Monday, October 30, 2017

San Francisco: A predatory government

Average price of a parking ticket in San Francisco neighborhoods:

A new app from the startup SpotAngels helps drivers avoid parking fines by sending them notifications about street cleaning, meter expirations and more. Photo: SpotAngels
SF Chronicle

Last year the City Treasurer in a Chronicle op-ed: San Francisco has become a predatory government

Cisneros wasn't focusing on parking tickets, but we can put that important source of City Hall "revenue" in that context. See my Predatory government from earlier in the year putting this policy in perspective. The city makes more than $140 million a year on its parking meters and parking tickets. 

The city makes a lot more on parking tickets than it makes on the meters alone, which is why it likes to put more parking meters in city neighborhoods. No parking meters means no parking tickets can be issued.

See also MTA's new transportation fact sheet for more context.

In this morning's online Chronicle: The worst neighborhoods for parking in San Francisco

In San Francisco, parking regulation enforcement helps ensure that spaces are turned over, bus zones are not blocked, street sweepers can do their job and residential spaces are reserved for residents.

But they also have another purpose — making millions for the city.

Recently we wrote about a new app that pinpointed the 10 most parking ticket-prone blocks in San Francisco.

Now we're looking at which neighborhoods hand out the most parking citations — and reap the most money.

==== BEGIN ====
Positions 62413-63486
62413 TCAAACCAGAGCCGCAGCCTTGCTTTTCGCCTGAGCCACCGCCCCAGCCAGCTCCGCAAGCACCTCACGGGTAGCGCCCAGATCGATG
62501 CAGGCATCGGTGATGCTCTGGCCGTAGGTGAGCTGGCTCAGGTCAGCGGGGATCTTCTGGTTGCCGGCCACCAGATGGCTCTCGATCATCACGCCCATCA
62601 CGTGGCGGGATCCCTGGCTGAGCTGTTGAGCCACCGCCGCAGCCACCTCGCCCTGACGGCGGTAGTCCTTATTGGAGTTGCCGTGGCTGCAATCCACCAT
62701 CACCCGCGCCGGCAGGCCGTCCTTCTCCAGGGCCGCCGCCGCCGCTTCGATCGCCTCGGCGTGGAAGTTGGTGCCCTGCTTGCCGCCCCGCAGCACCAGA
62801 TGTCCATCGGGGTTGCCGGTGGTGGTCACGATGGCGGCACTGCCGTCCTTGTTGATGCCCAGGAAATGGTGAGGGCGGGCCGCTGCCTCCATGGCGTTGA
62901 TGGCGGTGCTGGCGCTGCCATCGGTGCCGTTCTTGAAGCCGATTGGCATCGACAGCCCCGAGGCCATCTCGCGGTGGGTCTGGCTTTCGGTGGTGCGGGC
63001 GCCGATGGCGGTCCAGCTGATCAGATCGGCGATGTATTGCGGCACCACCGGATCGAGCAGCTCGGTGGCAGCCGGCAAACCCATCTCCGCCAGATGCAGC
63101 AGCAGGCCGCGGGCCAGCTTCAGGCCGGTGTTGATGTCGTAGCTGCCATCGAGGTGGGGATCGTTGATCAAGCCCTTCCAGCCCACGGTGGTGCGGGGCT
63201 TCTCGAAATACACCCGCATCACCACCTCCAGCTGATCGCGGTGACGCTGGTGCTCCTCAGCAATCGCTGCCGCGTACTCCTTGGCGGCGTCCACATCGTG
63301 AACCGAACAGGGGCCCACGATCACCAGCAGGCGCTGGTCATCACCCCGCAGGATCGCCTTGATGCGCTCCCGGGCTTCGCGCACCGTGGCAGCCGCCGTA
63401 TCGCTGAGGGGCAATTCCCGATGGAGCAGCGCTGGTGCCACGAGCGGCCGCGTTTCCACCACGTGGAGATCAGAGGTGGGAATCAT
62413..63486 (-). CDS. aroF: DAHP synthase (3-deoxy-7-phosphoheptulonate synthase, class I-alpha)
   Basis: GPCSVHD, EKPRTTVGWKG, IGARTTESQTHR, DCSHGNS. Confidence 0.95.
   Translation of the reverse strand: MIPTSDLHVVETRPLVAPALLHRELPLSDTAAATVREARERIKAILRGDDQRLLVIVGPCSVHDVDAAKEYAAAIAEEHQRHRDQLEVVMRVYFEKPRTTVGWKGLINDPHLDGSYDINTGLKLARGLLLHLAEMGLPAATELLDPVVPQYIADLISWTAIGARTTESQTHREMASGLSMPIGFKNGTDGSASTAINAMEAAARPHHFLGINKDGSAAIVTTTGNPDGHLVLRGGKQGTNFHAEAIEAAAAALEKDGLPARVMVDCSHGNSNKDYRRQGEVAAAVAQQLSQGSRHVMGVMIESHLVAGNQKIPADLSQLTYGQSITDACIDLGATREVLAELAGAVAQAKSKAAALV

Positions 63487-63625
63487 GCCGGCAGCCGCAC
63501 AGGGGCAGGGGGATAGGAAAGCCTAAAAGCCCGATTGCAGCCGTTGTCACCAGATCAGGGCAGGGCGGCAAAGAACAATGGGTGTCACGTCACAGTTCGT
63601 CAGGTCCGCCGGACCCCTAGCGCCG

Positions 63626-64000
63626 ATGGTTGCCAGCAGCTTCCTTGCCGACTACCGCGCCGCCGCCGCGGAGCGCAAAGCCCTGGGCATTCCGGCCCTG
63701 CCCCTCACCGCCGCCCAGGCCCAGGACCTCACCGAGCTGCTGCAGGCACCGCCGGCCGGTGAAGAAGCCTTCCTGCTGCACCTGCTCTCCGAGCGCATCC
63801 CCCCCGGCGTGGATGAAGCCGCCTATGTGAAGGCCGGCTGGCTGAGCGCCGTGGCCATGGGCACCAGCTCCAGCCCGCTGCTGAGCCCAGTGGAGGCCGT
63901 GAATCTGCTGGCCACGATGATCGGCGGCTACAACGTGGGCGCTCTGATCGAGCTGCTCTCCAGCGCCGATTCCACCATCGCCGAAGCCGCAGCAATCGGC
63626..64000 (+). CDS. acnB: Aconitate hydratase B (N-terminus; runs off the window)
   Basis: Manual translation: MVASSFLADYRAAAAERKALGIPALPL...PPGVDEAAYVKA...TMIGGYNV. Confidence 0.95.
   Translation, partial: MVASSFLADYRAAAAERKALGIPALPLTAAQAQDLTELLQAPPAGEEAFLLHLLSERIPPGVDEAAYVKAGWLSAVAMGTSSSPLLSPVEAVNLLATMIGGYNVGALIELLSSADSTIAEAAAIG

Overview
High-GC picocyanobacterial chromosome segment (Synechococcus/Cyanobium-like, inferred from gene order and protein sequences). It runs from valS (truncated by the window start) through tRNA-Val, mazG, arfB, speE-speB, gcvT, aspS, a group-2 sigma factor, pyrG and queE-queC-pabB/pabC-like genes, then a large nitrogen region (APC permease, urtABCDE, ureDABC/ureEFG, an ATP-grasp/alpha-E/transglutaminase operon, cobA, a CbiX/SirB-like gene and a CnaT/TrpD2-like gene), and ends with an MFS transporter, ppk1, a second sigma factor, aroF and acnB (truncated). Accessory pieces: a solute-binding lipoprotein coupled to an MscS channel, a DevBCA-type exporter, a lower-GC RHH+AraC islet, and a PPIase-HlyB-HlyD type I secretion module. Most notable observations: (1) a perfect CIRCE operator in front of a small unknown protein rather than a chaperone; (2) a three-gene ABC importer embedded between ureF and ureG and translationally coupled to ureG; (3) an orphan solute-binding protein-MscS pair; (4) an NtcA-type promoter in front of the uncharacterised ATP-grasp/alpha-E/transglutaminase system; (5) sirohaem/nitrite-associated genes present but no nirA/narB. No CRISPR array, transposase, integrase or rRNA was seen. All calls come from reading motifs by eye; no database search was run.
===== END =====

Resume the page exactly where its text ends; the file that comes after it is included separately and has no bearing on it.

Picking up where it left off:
A new app from the startup SpotAngels helps drivers avoid parking fines by sending them notifications about street cleaning, meter expirations and more.

The SpotAngels app attempts to help people navigate the city's parking options with an app that shows all of the city's public parking, metered and free spots. The company analyzed SFMTA data and compared it to their proprietary data to find the best and worst places to park.

As some of the worst city blocks for parking tickets are located in the South of Market neighborhood, it comes as no surprise that SoMa is San Francisco's biggest cash cow in terms of generating revenue from parking tickets.

SoMa's parking enforcement officers write tickets that bring in more than $11.3 million for city coffers per year. That's about $2 million more than the entire 2017-18 operating budget for the Marin County town of Fairfax (emphasis added).

A new app from the startup SpotAngels helps drivers avoid parking fines by sending them notifications about street cleaning, meter expirations and more.

But SoMa is not the worst neighborhood for parking in San Francisco. You're about 50 percent more likely to get a parking ticket in two other neighborhoods than in SoMa. The above slideshow ranks the 10 worst neighborhoods for parking. Included is the annual ticket revenue for each.

The best neighborhood for parking is Twin Peaks, despite its relatively low number of spaces. Each parking spot in Twin Peaks averages less than one ticket per year.

A new app from the startup SpotAngels helps drivers avoid parking fines by sending them notifications about street cleaning, meter expirations and more.